Please join the command & staff of the Centreville Barrack on Sunday, August 9, 2015 at 11:00 AM to commemorate the 40th anniversary of the line of duty death of Sergeant Wallace J. Mowbray. The program will be held at the Centreville Barrack, 311 Safety Drive, Centreville, MD.
Please RSVP to Sergeant James Coppage by August 1, 2015 by e-mail or by phone at 443-480-1689.  Light refreshments will be served following the service
Posted: Monday, August 3, 2015 4:30 am
CENTREVILLE — It was 40 years ago to the day this coming Aug. 9 that Maryland State Police Sgt. Wallace Mowbray was shot and killed while on duty in Chester.  State troopers, members of the Mowbray family, and others, will gather at the Centreville Barrack at 11 a.m. on Sunday, Aug. 9 to honor Mowbray. The ceremony, which is scheduled to take place outside the barrack, is open to the public, according to Lt. Timothy McDonald, barrack commander.
Mowbray was on patrol in Chester on Aug. 9, 1975 and was investigating a suspicious vehicle in a parking lot at Postal Road and Cox Neck Road when he was shot. He was checking a license plate over the radio when he was hit by a shotgun blast, according to Officer Down Memorial Page, a non-profit organization dedicated to honoring fallen law enforcement officers. The license plates turned out to be stolen, the organization said.
Four people were arrested and convicted in Mowbray’s death. He was the third Maryland State Police trooper to be shot to death in the line of duty and the 24th to die while on duty, according to an article in the Bay Times of Aug. 13, 1975.
The shooting stunned the community. Workers at the Circle Restaurant called it “the worst thing to happen in this community ever,” according to the article. “There just isn’t enough good can be said about him. Just a great guy, and a great cop,” said Wheeler Baker, owner of Baker’s Liquor Store. Filling station operator Jay Lowery called the shooting a “terrible shame” and said “Kent Island has lost a good man,” the newspaper reported.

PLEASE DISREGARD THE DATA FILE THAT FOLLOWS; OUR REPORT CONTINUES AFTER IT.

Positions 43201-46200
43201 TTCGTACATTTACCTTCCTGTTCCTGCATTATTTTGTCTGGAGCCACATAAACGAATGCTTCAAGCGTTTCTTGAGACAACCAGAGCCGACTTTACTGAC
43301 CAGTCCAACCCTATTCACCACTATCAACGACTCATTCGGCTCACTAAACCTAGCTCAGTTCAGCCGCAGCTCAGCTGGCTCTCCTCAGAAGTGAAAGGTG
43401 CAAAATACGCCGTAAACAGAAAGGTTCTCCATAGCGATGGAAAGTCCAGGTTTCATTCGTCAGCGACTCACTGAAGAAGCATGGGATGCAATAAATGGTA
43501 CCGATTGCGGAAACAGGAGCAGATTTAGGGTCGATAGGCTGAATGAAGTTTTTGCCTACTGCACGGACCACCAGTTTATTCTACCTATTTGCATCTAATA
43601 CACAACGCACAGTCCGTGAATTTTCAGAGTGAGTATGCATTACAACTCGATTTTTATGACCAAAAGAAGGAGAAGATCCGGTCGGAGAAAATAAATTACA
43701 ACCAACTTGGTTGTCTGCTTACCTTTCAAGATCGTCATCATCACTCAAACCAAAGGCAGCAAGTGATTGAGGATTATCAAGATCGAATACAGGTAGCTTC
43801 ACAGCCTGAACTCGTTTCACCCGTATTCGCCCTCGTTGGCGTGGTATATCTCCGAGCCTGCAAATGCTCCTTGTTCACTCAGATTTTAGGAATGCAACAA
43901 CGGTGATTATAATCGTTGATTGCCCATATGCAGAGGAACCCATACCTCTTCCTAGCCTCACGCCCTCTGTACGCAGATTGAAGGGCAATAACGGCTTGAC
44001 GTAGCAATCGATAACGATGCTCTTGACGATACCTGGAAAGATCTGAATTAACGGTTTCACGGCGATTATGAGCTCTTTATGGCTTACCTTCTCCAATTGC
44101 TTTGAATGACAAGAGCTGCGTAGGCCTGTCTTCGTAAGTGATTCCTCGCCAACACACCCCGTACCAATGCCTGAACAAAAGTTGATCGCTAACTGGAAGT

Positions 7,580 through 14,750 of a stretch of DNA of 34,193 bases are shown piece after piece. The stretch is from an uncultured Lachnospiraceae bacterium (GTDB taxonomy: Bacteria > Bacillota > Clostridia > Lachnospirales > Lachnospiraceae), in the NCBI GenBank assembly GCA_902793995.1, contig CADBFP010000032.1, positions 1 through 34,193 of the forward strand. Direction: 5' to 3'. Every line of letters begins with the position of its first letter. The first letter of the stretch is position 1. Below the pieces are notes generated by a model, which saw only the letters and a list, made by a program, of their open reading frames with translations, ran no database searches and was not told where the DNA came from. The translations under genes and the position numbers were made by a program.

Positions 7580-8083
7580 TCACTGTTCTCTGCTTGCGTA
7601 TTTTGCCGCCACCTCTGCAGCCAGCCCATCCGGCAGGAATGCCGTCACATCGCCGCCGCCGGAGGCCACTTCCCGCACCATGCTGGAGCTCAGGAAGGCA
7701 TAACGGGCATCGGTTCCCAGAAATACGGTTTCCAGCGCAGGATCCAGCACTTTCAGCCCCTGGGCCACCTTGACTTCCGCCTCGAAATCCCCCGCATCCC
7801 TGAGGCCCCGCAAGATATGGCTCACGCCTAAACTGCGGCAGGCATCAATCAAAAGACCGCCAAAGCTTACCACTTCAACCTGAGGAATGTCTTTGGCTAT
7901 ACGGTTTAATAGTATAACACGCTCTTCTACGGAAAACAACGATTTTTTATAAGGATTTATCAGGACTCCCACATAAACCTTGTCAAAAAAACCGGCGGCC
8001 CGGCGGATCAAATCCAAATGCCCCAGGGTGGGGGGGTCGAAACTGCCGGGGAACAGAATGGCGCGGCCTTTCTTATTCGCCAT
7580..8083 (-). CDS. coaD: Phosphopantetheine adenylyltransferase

Hundreds of police officers, the governor, the attorney general, the comptroller, and many other dignitaries attended Mowbray’s funeral at the Kent Island United Methodist Church, where the Rev. Roy Phillips said that he was “not only a good police officer, he was a man of the highest character.”
Ten years ago, a monument in Mowbray’s memory was erected on the front lawn of the Centreville barracks and the Wallace J. Mowbray Memorial Award was created in his honor to recognize the achievements of local outstanding law enforcement officers. It has been awarded each year since 1992.
Troopers and others from the Centreville barracks recently prepared the grounds for the Aug. 9 event, many of them contributing their own equipment and time to do the work. McDonald said the work consisted of such things as landscaping, weeding, tree trimming, and painting curbs and parking lot lines.